2. Diehard Fans

Iwata:

Marunami-san and Hosaka-san, what did you think once you began working on The Legend of Zelda?

Marunami:

When I played The Legend of Zelda: The Wind Waker, I thought, “This isn’t just a cute game.” I felt like a lot of attention had been paid to detail around a hefty core of gameplay. For example, you can cut the grass, and whether it came to stones or a tree growing over there, if you do something, there’s sure to be some kind of response, which was pleasing.

Iwata:

There isn’t just unresponsive stuff sitting around taking up space.

Marunami:

Exactly. That is what is familiar about The Legend of Zelda.

Iwata:

If the player does something to some object, the game considerately responds and surprises. In our session of “Iwata Asks” on The Legend of Zelda: Ocarina of Time 3D, (Yoshiki) Haruhana-san called that hospitality that attacks.

Marunami:

That’s right. That kind of consideration is a part of the Legend of Zelda tradition, so when I made objects, I wanted them to provide a satisfying reaction.

Iwata Asks
Iwata:

How about you, Hosaka-san?

Hosaka:

It’s the feeling of immersion, like I said before. For example, I noticed something when I played The Legend of Zelda: Twilight Princess. Link goes to help a young girl who gets kidnapped. She was his childhood friend. Was her name Ilia?

Everyone:

Yes.

Hosaka:

After you rescue her, she matter-of-factly, says, “Thank you. Go on ahead.” The line is kept to the absolute minimum, but I was completely into it, so I thought, “Oh, come on! That’s all you’ve got to say?!” I was like (gesturing a hug), “Why aren’t you doing this?!” (laughs)

Everyone:

(laughs)

Hosaka:

That’s how absorbed I was in the game, and when making the games, I try to find a way to create that kind of immersion. What I learned then was how each character in The Legend of Zelda is not completely determined at the beginning, but each person devises various things that...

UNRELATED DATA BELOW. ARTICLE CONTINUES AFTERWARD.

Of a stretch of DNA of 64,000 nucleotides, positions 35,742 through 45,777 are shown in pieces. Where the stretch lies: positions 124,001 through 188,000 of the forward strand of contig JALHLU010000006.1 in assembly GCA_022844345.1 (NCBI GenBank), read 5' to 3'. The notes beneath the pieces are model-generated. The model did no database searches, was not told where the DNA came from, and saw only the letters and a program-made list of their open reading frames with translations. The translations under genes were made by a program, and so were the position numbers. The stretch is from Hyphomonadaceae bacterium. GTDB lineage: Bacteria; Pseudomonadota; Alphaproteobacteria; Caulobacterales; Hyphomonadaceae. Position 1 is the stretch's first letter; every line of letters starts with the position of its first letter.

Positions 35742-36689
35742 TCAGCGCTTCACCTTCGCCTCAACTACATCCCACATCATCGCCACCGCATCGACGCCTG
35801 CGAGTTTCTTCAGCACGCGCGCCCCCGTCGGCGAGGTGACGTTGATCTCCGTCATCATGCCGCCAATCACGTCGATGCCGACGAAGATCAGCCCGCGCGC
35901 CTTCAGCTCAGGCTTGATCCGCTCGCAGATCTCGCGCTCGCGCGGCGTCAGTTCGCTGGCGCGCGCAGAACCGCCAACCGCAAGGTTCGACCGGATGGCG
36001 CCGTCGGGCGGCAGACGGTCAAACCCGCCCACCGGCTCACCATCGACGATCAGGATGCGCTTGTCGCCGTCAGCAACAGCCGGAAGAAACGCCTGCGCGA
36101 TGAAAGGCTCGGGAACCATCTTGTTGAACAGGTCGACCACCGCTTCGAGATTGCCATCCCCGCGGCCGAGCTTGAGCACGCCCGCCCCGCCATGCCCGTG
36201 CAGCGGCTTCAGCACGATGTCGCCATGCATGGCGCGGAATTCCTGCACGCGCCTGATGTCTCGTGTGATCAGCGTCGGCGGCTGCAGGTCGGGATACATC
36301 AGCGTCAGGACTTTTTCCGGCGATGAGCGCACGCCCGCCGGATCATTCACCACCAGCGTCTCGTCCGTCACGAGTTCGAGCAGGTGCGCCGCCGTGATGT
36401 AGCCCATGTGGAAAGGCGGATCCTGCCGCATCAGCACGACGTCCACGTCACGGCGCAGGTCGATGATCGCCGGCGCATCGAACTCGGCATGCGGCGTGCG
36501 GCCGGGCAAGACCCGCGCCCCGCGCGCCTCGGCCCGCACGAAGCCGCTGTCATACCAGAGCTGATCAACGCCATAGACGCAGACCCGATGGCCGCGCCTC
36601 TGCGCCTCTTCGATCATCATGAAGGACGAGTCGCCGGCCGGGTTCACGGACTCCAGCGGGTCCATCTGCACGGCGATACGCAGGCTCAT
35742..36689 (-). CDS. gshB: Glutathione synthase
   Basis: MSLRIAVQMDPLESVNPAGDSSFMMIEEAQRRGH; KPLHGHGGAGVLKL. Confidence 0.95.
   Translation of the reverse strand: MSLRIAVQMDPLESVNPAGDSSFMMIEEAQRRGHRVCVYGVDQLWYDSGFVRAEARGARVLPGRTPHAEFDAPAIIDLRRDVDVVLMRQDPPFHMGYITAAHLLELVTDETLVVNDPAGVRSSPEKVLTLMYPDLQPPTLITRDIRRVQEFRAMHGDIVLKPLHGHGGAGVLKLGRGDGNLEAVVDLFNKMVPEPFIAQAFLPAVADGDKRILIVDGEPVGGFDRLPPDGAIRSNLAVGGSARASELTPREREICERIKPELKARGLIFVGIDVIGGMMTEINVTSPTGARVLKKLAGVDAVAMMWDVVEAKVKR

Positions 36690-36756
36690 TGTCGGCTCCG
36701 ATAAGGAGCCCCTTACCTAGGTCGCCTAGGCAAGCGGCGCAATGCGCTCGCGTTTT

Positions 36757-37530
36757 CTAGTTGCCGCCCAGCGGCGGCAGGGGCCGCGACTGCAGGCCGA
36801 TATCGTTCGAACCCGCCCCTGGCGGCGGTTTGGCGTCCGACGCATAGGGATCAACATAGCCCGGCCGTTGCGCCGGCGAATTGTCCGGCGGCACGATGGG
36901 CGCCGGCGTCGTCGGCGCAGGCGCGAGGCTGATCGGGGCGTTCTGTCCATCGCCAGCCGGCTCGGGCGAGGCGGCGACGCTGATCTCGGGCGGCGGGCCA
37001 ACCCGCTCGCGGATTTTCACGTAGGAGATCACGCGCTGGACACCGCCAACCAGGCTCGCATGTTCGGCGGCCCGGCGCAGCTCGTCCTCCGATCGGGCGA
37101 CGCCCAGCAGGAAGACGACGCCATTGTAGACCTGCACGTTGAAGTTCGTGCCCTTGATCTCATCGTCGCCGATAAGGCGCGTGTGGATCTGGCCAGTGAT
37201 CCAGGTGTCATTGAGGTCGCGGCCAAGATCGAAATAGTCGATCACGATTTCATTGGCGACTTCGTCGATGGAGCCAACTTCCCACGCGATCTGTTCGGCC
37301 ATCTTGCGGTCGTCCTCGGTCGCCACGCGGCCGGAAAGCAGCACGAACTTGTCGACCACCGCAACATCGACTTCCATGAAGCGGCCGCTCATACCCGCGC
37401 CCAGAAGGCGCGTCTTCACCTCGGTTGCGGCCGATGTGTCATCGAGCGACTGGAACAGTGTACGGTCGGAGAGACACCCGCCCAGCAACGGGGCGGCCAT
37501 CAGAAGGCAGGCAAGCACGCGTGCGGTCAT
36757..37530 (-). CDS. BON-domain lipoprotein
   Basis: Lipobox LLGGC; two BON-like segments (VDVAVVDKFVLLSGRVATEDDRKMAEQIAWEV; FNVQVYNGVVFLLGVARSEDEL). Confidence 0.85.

Iwata Asks
Iwata:

The people making the game join forces in breathing life into the characters.

Hosaka:

That’s right. I learned after starting to work on the games that the ideas of many staff members build up in the characters so that in the end they become vivid characters.

Iwata:

I see. Iwasaki-san, what is your history with The Legend of Zelda?

Iwasaki:

I always played The Legend of Zelda a lot. The first one I played was The Legend of Zelda: A Link to the Past.9 I got it when I was in primary school and thought, “This is fun!” 9The Legend of Zelda: A Link to the Past: An action-adventure game released for the Super Nintendo Entertainment System in November 1991 in Japan.

Iwata:

You’re a diehard Zelda fan.

Iwasaki:

That’s right. I loved it! (laughs) I played it for years - so much that I don’t know how many times I finished it! I got The Legend of Zelda: Ocarina of Time as soon as it came out, too, and again thought, “This is fun!”

Iwata:

Since you loved The Legend of Zelda so much, it must have been moving when you first began working on it.

Iwasaki:

It was. I was overjoyed, but I guessed it would be hard.

Iwata:

You were wondering, “Can I really make something like that which I enjoyed so much?”

Iwasaki:

Yes. I was worried about whether I could actually make something of that quality, but the only thing to do was give it my best. (laughs)

Iwata Asks
Iwata:

Did you discover anything once you did?

Iwasaki: